April 20, 1961
UNITED STATES OF AMERICA, PLAINTIFF-APPELLEE,
HAZZELL GRAHAM, DEFENDANT-APPELLANT.
Before SCHNACKENBERG, KNOCH and CASTLE, Circuit Judges.
CASTLE, Circuit Judge.
This appeal by Hazzell Graham presents but a single issue: Did the District Court err in its refusal to discharge appellant from prosecution under a pending indictment because of the government's failure to accord him a speedy trial as guaranteed by the 6th Amendment to the United States Constitution?
On April 28, 1960 the District Court denied appellant's petition for a writ of habeas corpus, filed pro se, and which although inaptly captioned and drawn did assert violation of his constitutional right to a speedy trial.*fn1 At the time appellant was in custody awaiting trial on a two count indictment charging unlawful transportation of forged securities in interstate commerce in violation of 18 U.S.C.A. § 2314. The indictment was returned December 3, 1958, superseding a complaint filed October 17, 1958 charging the same offenses.
The 6th Amendment provides in part that:
"In all criminal prosecutions, the accused shall enjoy the right to a speedy and public trial, * * *."
But the right to a speedy trial is necessarily relative. It is consistent with delays and depends upon circumstances. Beavers v. Haubert, 198 U.S. 77, 87, 25 S. Ct. 573, 49 L. Ed. 950. And, as we had occasion to point out in United States ex rel. Hanson v. Ragen, 7 Cir., 166 F.2d 608, 610, certiorari denied 334 U.S. 849, 68 S. Ct. 1501, 92 L. Ed. 1772:
"Further, if petitioner's own action delays the trial, he is precluded from invoking this right."
We have carefully examined the record and conclude that on the facts and circumstances presented appellant's right to a speedy trial under the 6th Amendment was not violated and that the District Court did not err in denying his petition for habeas corpus. Although approximately eighteen months had elapsed from the time the prosecution was initiated the delay, except for intervals not of unreasonable duration under the circumstances, was occasioned by the consideration and disposition of motions filed by appellant and his abortive attempt to appeal from the court's ruling on one of them. It appears to us that during the period prior to November 30, 1959 the appellant was keeping the court occupied with proceedings designed to establish that he should not be tried at all rather than he be brought to trial at once. And even after it became apparent that appellant was raising the question of his right to a speedy trial it was asserted in connection with other contentions and in an effort to secure discharge from prosecution rather than a trial. Subsequent to November 30, 1959 he was asserting that the time thus consumed precluded his being brought to trial at all.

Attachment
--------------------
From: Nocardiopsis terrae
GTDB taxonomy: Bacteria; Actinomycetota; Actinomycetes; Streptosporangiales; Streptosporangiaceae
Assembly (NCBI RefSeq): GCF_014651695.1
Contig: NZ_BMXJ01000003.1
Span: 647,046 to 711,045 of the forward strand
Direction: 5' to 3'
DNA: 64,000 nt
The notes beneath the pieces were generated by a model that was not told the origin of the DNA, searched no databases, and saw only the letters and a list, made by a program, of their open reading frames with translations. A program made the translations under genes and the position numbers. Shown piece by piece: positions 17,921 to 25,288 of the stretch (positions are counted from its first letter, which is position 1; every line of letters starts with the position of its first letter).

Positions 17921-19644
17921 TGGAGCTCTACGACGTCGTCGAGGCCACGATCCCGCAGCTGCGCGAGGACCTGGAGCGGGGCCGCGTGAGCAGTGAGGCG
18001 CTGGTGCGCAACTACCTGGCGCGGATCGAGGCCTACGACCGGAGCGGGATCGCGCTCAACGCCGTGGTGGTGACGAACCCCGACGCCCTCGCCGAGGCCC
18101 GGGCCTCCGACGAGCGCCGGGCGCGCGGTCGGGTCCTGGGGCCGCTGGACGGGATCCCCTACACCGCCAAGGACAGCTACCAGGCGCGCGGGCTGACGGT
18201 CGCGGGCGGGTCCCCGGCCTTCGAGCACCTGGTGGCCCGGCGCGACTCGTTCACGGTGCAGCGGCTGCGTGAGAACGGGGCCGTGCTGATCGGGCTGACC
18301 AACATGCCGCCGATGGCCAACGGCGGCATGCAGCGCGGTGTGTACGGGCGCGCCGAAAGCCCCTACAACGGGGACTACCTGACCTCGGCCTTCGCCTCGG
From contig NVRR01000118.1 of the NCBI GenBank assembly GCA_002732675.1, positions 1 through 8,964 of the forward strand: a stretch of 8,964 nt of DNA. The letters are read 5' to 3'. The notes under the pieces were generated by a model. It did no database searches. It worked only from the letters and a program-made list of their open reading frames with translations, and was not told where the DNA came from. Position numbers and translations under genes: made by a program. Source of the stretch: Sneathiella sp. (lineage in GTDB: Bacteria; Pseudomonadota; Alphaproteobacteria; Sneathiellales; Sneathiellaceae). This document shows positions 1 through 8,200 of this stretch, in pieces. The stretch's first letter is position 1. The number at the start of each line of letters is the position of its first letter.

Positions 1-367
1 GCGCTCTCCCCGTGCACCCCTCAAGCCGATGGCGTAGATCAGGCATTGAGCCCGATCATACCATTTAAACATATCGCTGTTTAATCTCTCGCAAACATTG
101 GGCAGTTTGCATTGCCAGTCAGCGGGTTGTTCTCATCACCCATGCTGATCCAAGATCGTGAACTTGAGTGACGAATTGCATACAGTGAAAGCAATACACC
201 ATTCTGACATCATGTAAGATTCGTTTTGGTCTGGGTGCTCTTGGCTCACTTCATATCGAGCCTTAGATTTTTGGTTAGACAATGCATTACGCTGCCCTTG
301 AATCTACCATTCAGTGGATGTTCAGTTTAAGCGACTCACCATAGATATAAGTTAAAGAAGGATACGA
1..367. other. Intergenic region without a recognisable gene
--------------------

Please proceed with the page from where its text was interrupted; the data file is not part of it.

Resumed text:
On October 17, 1958, when the complaint was filed against appellant at Madison, Wisconsin, he was then in custody at Butte, Montana, on other federal charges to which, on November 10, 1958, he entered a plea of guilty and was sentenced to serve eighteen months. In correspondence appellant had with the United States District Attorney's office while he was incarcerated at McNeil Island Penitentiary, Washington, he was informed that under Rule 20, Federal Rules of Criminal Procedure, 18 U.S.C.A., he might plead guilty in that jurisdiction otherwise "you will be returned to this district when released from prison and will be entitled to a trial by jury". Appellant was asked to advise as to his intentions and later informed (January 16, 1959) that he was within his rights in refusing to plead under Rule 20 and "you will therefore be returned to Madison for trial upon your release from custody". Although this correspondence did not give recognition to appellant's right to an earlier trial his subsequent actions indicate that it did not mislead him as to such right.*fn2 He made no demand to be tried but as early as March 20, 1959 filed a motion to quash the indictment and an "order to show cause" asserting various grounds as to why the indictment should be quashed including that "[petitioner] was denied a fair and Speedy Trial". The government was ordered to show cause on April 21, 1959 and on that date appellant's motion to quash was denied. He requested and received an extension until May 18, 1959 to file a notice of appeal, filed such notice and the record was forwarded to this Court. On September 1, 1959 appellant's motion for leave to appeal in forma pauperis was returned to him at this Court's direction for the reasons, inter alia, that it was filed too late and that the order from which the appeal was sought to be taken was not an appealable order.